Woodbridge High’s Entertainment Corps Brings “Beauty in Chaos” to the Limelight

Through storytelling, the Entertainment Corps brings forth a more experimental, student-driven theme of “Beauty in Chaos”


Ocean Pham

Color guard members Sasha Khajanchi, Gabrielle Humphrey and Misato Tai line up for band rehearsal

This year, Woodbridge High’s Visual and Performing Arts (VAPA) department is presenting “Beauty in Chaos.”

Encompassing multiple aspects of Woodbridge High’s VAPA department, “Beauty in Chaos” has been a collective and experimental effort to drive a personal connection with the audience.

Aimed to represent the small, defining moments of clarity that we can find in our everyday lives, “Beauty in Chaos” was born out of an idea proposed by a team of writers, designers and directors.

The team, consisting of band directors Brad Harris and Joselynn Blasdel, dance teacher Hanne Schmidt, colorguard
coach Dylan Martin, music arranger Brian Dinkle and visual staff member Akira Torrijos, represents an effort to create a unified and cohesive performance.

“[This idea] just kind of progressed out of an organic idea into something that is not only just a show, but means something. You know, our lives are chaotic but we can always find beauty,” Harris said.

Unlike previous years, this new theme is more experimental because of its less systematic and more student-driven
approach. Students have a lot of creative liberty in expressing their interpretation of “Beauty in Chaos.”

“We have a lot of individuality we can express. It’s a little bit complicated because it’s not what we’re used to…it’s a step in a new direction for us but it’s been fun. A lot of stuff is just our own creativity and it’s nice,” section leader Imogene Weiss said.

On the performance side, the VAPA department uses storytelling and avante-garde visuals (with the help of technical theater) to get their message across.

Junior Seti Hemmati plays the tuba at the football game against Irvine High. (Ocean Pham)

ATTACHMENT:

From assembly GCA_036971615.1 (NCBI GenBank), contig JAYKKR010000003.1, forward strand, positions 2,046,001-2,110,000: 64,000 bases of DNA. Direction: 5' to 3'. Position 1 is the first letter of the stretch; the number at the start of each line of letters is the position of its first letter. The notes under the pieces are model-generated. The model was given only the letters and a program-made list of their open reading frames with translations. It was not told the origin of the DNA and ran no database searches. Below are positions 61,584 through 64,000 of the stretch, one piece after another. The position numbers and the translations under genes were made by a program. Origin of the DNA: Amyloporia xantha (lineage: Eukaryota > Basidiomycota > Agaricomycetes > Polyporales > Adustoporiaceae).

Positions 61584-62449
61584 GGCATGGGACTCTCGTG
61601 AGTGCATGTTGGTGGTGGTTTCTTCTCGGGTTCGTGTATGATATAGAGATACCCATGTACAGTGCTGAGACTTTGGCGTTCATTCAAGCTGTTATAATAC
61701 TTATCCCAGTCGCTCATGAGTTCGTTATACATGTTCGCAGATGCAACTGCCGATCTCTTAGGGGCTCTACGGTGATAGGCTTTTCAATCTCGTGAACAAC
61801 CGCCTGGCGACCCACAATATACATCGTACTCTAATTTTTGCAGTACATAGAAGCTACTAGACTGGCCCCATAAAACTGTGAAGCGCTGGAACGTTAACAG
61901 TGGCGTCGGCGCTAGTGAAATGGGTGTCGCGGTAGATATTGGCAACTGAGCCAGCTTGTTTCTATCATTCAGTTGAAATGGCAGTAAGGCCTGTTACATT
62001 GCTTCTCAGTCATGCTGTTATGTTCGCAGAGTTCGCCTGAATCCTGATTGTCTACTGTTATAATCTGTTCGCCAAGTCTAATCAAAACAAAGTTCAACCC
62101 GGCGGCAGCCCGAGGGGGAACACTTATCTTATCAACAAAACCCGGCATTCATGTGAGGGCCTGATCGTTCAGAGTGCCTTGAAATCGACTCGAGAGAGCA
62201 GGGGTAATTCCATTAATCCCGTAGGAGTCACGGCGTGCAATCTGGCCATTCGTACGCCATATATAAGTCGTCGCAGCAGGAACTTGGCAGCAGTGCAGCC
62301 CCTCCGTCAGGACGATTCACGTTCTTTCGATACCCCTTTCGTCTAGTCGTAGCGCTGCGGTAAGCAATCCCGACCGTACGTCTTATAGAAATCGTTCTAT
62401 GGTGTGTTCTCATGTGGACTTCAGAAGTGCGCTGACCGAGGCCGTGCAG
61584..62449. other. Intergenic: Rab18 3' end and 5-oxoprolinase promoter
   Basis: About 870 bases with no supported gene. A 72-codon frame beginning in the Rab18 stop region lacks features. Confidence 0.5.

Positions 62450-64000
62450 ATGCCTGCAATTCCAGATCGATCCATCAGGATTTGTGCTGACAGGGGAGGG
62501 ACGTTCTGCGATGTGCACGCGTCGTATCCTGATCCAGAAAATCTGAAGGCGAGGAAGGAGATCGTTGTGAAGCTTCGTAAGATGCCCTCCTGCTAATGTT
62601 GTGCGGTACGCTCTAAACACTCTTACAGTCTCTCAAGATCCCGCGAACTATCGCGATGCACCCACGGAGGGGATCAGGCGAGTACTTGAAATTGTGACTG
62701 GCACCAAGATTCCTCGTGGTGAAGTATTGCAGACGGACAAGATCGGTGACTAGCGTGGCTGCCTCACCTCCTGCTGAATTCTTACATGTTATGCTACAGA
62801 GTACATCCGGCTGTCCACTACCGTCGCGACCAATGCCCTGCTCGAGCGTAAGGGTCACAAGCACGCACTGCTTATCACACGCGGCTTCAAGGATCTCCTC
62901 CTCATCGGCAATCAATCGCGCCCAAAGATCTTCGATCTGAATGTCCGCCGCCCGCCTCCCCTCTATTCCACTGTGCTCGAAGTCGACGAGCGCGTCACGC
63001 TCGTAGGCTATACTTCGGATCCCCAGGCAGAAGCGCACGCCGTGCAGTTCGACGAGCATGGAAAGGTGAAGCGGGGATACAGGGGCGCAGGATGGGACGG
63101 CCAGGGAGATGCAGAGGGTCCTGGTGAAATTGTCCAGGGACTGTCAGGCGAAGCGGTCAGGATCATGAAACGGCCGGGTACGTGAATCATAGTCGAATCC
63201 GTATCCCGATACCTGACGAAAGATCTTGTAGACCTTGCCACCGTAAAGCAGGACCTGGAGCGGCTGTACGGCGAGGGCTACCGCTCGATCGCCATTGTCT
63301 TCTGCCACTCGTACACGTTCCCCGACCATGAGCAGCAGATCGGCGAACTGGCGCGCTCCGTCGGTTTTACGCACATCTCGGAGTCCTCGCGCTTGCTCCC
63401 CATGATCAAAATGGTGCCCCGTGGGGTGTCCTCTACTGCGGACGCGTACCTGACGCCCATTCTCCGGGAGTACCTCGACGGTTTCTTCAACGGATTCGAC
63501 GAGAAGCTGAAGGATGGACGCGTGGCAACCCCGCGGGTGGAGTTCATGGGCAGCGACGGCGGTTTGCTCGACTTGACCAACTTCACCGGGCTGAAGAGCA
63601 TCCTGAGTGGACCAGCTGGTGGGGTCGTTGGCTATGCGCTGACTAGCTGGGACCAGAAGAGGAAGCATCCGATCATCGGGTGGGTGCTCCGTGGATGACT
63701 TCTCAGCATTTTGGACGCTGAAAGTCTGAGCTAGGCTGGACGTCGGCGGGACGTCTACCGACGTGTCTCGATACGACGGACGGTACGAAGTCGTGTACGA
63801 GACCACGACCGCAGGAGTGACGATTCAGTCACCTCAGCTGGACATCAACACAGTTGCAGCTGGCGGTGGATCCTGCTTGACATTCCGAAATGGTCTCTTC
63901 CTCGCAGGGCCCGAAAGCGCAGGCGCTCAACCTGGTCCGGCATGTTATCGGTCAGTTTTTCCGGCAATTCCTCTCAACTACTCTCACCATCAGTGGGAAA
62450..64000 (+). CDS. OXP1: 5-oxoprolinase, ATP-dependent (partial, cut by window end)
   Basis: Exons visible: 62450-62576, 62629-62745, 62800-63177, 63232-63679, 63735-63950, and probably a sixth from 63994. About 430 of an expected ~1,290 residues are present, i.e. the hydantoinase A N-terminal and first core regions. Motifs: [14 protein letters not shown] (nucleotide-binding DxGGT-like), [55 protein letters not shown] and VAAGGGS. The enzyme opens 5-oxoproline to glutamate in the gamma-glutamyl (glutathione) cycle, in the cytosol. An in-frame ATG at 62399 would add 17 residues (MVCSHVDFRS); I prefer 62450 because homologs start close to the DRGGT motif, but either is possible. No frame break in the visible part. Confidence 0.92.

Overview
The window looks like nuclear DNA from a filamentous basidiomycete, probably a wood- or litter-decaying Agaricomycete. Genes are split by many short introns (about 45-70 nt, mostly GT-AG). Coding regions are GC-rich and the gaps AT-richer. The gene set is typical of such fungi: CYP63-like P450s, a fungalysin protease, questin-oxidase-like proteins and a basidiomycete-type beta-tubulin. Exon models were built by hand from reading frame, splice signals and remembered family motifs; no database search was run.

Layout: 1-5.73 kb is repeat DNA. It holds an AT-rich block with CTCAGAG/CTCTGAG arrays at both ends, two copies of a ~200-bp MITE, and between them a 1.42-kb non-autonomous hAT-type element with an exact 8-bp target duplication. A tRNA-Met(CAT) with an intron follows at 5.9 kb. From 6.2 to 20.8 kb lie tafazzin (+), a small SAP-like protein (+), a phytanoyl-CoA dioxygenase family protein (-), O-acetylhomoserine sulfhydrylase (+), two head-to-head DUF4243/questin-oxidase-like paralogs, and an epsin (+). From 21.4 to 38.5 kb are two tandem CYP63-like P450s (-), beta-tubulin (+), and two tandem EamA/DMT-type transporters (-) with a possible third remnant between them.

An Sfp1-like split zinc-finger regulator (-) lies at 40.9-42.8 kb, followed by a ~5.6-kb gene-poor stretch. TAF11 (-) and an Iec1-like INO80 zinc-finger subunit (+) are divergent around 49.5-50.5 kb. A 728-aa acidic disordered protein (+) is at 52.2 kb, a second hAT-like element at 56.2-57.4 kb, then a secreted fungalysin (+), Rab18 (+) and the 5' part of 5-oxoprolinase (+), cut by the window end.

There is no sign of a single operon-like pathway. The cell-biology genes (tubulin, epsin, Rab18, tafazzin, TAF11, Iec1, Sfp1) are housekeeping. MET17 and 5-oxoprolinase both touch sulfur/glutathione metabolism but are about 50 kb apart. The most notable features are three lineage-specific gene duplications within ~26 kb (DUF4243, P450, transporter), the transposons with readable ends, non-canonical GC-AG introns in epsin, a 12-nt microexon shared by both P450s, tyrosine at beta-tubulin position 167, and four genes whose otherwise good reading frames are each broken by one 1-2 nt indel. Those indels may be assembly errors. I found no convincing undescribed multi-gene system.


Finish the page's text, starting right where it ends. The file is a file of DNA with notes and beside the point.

For marching band specifically, the team is moving away from strict, systematic marching and into more free-form poses and movements. Band members are encouraged to come up with their own poses and styles of marching.

“For instance, we have this one movement where we’re replicating an ocean…it creates an interesting feel and I think that’s going to set us apart from the other competition,” Weiss said.

The visual aesthetics are inspired by urban-art, graffiti silks and beautifully decorated trash dumpsters, acting as a stage for the dance team to perform on top of.

Dance team member Neta Brudner explains that performing on a less conventional stage, like trash dumpsters, shows the inherent “Beauty in Chaos” of the performance as a whole.

“The reason that they have us stand on those platforms is because band [is] moving around in ways that aren’t traditional; they kind of have their own improv. [Us dancers] on the stand have the same choreography and you see this beautifully choreographed piece on top of this craziness,” Brudner said.

Audibly, the music reinforces the ambience set by the performers and the visuals.

Gabrielle Humphrey, Stephen Agcopra, Aiden Gerrish and Nathaniel Cho line up as they practice for their upcoming tournament. (Ocean Pham)

“There’s a part in [the music] where we do space chords; it sounds like someone is hammering on a piano and then it goes into beautiful rich chords,” Harris said.

Although this year’s theme is much more abstract than years before, Harris and Blasdel hope that the audience catches on to the creative portrayal of “Beauty in Chaos.”

“At the end of the show, [the performers] are going to line up and spell ‘Beauty in Chaos’…hopefully we’ll slam the audience across the head knowing what our theme is by the end,” Harris said.